Thanksgiving Dinner: The Cat-Friendly Options
Category: Cat Ownership
Thanksgiving is an American holiday that centers around two things: expressing what you are thankful for, and eating a ton of yummy food. It’s arguably one of the best holidays on the whole calendar, especially for us foodies!
Thanksgiving is all about spending time with the loved ones in your life, and for many people, that includes their cats. Cat parents know that cats are considered an integral part of the family. So how can you celebrate Thanksgiving with your beloved furbaby? What foods and decorations are safe, and which should be avoided? Let’s take a look at everything cat-related during our turkey feasts.
We all are familiar with the quintessential Thanksgiving dinner: turkey, mashed potatoes, gravy, stuffing, cranberry sauce, biscuits, pastries, green bean casserole, roasted veggies, cheese and crackers, corn, and pies of many flavors. It’s a holiday made for feasting and one of the few days out of the year when us humans can shamelessly be gluttons.
If your cats are anything like ours, it's nearly impossible to sit down for dinner without some curious paws hopping up on the table, licking the butter, or trying to paw at some chicken. Since cats are part of the family, why not share the love on Thanksgiving? So let's break down the family feast and see what's edible and what's on the no-no list for the kitties.
(Disclaimer: Even if some foods are cat-safe, we recommend limiting the amount of human food given to cats to ensure your cat receives their required nutrients.)
Turkey, Turkey Bones, and Gravy
As the centerpiece of the Thanksgiving meal, turkey is the safest part of the feast to share with your cat. Cats are natural carnivores and most of their food is made up of different meats, some including turkey. Turkey-based gravy is also considered safe for cats to consume as well, as long as there is are no onions or garlic since those are extremely toxic to cats.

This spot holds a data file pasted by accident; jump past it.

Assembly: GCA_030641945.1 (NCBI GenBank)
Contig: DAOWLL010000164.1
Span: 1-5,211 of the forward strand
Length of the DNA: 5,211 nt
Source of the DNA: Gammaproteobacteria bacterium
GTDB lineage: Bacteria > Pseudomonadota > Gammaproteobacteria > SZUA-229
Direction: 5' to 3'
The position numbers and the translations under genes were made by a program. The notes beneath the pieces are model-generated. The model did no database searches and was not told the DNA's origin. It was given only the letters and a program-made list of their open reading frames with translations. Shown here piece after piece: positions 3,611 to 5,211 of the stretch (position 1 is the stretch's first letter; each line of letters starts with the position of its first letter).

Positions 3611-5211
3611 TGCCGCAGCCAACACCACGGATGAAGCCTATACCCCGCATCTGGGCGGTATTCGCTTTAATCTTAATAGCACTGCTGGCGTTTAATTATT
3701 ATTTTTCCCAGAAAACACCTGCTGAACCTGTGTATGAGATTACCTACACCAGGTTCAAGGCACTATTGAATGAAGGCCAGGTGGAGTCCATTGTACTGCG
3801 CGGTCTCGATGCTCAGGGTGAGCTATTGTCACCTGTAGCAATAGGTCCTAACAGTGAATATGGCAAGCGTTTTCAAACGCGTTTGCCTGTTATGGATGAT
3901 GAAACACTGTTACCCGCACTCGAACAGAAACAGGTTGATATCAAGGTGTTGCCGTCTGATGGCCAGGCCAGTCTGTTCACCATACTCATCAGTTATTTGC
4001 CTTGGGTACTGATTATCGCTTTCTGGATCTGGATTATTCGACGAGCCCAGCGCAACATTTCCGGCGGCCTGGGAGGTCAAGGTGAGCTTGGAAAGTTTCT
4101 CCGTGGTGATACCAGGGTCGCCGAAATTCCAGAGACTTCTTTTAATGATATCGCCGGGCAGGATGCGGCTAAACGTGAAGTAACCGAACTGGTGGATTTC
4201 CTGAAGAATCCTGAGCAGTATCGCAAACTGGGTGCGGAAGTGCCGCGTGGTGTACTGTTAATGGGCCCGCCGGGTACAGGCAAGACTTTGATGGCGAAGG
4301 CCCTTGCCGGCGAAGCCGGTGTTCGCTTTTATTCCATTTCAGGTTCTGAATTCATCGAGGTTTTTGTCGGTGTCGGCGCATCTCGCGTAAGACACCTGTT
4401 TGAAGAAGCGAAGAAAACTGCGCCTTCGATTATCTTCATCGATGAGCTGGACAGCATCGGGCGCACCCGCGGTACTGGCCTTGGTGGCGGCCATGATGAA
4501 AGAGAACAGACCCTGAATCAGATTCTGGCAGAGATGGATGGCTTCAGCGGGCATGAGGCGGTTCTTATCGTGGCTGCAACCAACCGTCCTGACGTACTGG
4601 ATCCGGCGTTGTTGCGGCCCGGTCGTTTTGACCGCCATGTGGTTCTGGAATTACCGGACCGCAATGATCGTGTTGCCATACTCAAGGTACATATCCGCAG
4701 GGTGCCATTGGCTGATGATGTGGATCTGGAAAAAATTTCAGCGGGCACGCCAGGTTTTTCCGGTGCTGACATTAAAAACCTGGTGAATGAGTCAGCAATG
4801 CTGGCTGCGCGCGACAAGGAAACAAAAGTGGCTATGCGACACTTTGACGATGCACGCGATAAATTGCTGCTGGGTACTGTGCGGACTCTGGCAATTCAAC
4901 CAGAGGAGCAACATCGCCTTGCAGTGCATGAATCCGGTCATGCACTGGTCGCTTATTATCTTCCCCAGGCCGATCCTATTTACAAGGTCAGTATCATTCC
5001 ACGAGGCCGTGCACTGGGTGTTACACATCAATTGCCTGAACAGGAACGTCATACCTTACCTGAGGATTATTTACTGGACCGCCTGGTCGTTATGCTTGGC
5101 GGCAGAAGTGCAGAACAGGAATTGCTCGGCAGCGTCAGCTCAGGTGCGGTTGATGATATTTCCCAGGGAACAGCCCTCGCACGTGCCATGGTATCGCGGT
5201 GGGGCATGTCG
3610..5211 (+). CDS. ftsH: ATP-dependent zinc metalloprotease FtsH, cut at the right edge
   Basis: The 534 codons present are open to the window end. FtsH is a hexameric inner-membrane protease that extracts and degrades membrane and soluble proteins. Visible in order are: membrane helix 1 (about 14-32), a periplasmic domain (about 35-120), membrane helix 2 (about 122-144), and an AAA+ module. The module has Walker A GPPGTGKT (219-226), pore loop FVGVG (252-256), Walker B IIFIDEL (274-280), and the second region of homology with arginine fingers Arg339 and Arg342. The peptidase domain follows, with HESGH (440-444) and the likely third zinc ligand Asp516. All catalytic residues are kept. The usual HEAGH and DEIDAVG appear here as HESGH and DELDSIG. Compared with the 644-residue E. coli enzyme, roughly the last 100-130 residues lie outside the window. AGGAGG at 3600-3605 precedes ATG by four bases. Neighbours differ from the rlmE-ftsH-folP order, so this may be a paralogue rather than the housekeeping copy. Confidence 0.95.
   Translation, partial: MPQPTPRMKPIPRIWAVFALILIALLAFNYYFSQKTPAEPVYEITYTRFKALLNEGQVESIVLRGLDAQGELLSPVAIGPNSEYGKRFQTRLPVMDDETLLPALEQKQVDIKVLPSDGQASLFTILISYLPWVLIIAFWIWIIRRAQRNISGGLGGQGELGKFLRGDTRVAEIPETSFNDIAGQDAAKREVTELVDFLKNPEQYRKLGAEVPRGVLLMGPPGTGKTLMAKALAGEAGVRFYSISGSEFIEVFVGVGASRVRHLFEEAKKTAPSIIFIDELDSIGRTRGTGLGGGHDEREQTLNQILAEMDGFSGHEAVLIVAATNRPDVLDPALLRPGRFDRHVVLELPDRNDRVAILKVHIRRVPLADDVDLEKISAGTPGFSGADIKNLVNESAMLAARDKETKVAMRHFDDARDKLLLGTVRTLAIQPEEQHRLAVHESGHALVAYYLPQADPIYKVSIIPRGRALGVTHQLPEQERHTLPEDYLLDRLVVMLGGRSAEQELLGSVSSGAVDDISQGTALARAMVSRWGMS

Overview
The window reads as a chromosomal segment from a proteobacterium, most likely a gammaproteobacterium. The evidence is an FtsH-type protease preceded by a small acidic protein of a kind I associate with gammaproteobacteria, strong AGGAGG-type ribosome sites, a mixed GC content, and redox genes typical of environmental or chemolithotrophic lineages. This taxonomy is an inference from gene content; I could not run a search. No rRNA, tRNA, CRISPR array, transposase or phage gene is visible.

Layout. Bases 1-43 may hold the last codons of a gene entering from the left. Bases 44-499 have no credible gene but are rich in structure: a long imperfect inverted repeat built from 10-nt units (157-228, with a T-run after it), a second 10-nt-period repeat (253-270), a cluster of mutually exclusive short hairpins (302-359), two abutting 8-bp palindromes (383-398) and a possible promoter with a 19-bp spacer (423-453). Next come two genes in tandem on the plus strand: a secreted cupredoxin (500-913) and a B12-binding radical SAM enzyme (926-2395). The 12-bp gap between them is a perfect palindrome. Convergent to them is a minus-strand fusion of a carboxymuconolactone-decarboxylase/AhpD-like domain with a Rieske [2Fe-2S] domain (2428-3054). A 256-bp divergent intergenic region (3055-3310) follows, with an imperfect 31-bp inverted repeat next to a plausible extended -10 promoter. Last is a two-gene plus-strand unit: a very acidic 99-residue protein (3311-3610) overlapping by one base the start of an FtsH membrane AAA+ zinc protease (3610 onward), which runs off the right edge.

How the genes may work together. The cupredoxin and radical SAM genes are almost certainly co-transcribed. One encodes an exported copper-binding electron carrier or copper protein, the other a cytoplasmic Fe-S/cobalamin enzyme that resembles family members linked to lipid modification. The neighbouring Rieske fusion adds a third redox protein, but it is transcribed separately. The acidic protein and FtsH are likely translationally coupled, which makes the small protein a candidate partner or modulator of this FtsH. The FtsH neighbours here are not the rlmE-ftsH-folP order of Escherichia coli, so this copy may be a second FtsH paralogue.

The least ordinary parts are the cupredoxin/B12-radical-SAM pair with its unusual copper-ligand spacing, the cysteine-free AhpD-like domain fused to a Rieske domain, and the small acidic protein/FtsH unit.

Turkey bones, however, should be avoided. These can be potentially dangerous for your cats to digest, many times causing bowel obstructions that could be life-threatening. The last thing you'd want to do is to try to get into an emergency vet hospital during a national holiday, especially once you're already in your food coma!
Ham, Chicken, or Roast Beef
Many people skip the turkey on Turkey Day and opt for an alternative meat. The most common alternates are ham, chicken, roast beef, or maybe even a nice smoked salmon.
Just because cats are carnivores doesn't mean they can eat any old ham hock. In fact, ham is not cat-safe due to its high fat and sodium content, which can result in an upset stomach for your cat as well as induce vomiting and diarrhea. A general rule of thumb for taking the carnivorous track is that any meat that you prepare for your kitty clowder should be free of seasonings and spices.
Chicken, similar to its feathered turkey counterparts, is considered safe for cats to eat. Roast beef is a much leaner meat, which is also considered cat-safe. Just be sure to do a proper inspection of the meat treats you may be doling out to ensure it's clear of sneaky spices like garlic powder, onion powder, excessive salt, and pepper.
Mashed Potatoes and Stuffing
On their own, potatoes are actually very safe for cats to eat. They can even be a good source of some vitamins and nutrients for animals. As long as you have not added any onions or garlic to your mashed potatoes, they are safe to give to your kitty in moderation. Most recipes call for butter and milk, which are technically considered safe, but are not great things to feed your cat in high quantities. Sweet potatoes and candied yams should be avoided due to their high sugar content.